Can an employer retroactively change a work agreement affecting vacation time granted?

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Can an employer retroactively change a work agreement affecting vacation time granted?

I was hired over a year ago under the company policy that “PTO” is earned and accrues on a monthly basis, with no “waiting period”. Now after 7 months on the job my employer has changed this practice; an employee is now required to work 2 years before becoming eligible for PTO. Can this be done legally when it seems a retroactive violation of my work agreement?

Asked on July 18, 2011 under Employment Labor Law, Missouri

Answers:

SJZ, Member, New York Bar / FreeAdvice Contributing Attorney

Answered 9 years ago | Contributor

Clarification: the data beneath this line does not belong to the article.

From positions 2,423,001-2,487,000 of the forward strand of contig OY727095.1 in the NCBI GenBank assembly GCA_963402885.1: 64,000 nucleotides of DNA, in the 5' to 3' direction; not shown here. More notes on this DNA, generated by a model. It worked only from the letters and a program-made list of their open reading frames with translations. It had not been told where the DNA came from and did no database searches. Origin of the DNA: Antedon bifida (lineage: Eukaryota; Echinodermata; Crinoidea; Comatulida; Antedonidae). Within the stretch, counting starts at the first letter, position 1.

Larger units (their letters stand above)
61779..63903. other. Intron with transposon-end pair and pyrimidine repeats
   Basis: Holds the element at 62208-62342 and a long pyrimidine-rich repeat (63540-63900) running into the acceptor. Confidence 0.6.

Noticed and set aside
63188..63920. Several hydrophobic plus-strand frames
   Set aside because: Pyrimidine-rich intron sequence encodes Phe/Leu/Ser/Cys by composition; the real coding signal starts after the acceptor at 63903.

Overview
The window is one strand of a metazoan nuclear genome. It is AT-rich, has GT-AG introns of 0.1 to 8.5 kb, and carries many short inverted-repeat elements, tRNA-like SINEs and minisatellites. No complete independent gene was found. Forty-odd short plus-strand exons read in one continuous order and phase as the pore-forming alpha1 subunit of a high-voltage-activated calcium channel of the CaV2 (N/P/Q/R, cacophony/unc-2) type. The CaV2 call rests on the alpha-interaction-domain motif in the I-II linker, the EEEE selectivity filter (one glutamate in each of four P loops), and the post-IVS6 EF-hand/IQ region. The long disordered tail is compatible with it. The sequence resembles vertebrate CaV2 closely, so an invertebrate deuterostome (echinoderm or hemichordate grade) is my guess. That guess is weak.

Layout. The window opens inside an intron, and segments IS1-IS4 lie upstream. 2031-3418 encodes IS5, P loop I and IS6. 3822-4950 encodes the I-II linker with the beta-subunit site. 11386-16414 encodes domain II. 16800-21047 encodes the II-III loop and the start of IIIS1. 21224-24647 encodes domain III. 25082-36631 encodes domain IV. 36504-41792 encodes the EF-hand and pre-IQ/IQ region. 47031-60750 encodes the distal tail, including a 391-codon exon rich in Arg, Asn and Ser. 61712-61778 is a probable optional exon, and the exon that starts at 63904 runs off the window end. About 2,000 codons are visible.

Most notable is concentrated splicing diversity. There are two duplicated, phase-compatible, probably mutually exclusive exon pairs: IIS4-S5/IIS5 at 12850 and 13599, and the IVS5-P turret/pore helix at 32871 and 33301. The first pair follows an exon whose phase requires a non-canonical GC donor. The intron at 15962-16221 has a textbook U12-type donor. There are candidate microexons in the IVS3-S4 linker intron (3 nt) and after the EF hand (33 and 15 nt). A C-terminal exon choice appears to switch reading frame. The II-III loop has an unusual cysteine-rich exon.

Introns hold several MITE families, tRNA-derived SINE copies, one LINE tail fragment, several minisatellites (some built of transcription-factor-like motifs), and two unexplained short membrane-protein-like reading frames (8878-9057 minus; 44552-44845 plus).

The question is how firm was the agreement and the circumstances  under which you joined the company. For example, if you had an offer letter or employment contract setting out the rules for earnning PTO, you could enforce it. Or if there were clear representations made prior to you taking the job about the PTO policy and left another job or relocated to take this job, partially in reliance on the PTO policy, you may have grounds to enforce the prevous policy based on your detrimental reliance. On the other hand, if it was simply that the PTO rules were in an Employee Handbook, but the handbook by its very terms said that "policies herein may be changed at will," or "nothing in this handbook creates a contract of employment," then the company can probably change the rules whenever it wants to.


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